I resisted getting on Instagram for years and years. I made up stories & excuses about how I was too old for it, how I was too wordy for it, how I didn’t take enough selfies for it, on and on.
And finally, in the Autumn, my team convinced me it was time. Instagram would be fun. It would help me impact more people who need the work.
I checked it out and decided it was actually a pretty interesting and valuable place to be.
Because I have such an engaged Facebook community, I figured it would be easy-peasy to get started on Instagram.
So I joined.
And worked with my team to prepare amazing content for it ahead of time.
And proceeded to then not really pay much attention to it.
I did this for a few months, keeping Instagram in the background. Until last month, I decided it was time to get serious about Instagram and really show up.
So I started logging in, wrote a post or two on the sly.
And one day I looked more closely, and noticed I didn’t have very many “followers” (ugh, can’t they call “followers” something else?).
Hmmm. That didn’t feel so good.
What I heard in my head was something like, “That is a puny amount. How is it you only have 300 followers? You are doing something very very wrong.”
I promptly proceeded to check accounts of other entrepreneurs I know…and noticed I was starting to get that stomach-achy feeling when I found that many had thousands and tens of thousands followers.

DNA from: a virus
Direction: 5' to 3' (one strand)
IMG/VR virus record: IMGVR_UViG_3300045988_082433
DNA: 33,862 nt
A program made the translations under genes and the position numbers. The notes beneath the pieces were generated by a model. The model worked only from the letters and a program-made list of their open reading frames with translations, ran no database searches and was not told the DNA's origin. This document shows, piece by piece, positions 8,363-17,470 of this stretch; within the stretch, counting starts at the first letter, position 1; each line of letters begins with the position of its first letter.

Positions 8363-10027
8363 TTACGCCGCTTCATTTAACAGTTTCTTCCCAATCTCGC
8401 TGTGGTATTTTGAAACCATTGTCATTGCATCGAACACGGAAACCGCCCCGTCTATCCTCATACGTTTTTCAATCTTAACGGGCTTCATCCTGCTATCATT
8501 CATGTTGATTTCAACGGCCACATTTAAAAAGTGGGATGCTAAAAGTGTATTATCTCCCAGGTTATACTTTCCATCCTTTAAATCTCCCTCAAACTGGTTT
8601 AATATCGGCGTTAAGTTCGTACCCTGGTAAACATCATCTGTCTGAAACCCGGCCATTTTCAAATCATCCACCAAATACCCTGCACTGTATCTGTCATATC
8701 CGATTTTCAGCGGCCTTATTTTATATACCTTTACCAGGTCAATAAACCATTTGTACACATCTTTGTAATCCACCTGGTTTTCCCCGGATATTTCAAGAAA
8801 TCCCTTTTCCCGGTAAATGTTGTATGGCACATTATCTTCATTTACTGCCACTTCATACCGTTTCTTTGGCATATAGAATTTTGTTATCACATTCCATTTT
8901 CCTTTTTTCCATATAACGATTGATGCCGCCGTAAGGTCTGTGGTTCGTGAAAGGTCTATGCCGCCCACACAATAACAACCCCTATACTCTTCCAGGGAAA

And without even realizing it, that special, shaming, judgmental brand of Inner Talk that only my “Inner Humiliator” looking for prey can conjure, started a radio show in my head:
No one cares about your work.
No one ever notices you because you don’t deserve to be noticed.
Your business is falling apart.
The nasty, harmful thoughts started here and there for a day or two and then kicked into high gear for a 24-7 “Shame-and-Fear-o-Fest”.
At one point I was catastrophizing so big that I was wondering if I should get a job at a supermarket.
The fear and anxiety culminated in an ugly crying (sobbing) breakdown after leaving Panera because there were no tables available for me to grab a quick lunch.
(Yes, you read right: I had a major sobbing breakdown triggered by not getting an Asian Sesame Salad at Panera!!!).
Now, let’s pause this story for a moment, because there are a couple important things to note:
1. When the Inner Humiliator takes over, fiction sounds like truth and truth sounds like fiction
My work doesn’t suck. It has impacted many people greatly. And my business is thriving and growing beautifully. I know that something as insignificant as how many followers I have on social media isn’t going to impact the health of my highly stable business. I point this out because absolutely nothing I was saying to myself was true. But my Inner Humiliator was blocking my ability to see my situation objectively & realistically.
2. We all need to stay on top of our inner work, no matter how much inner work we’ve already done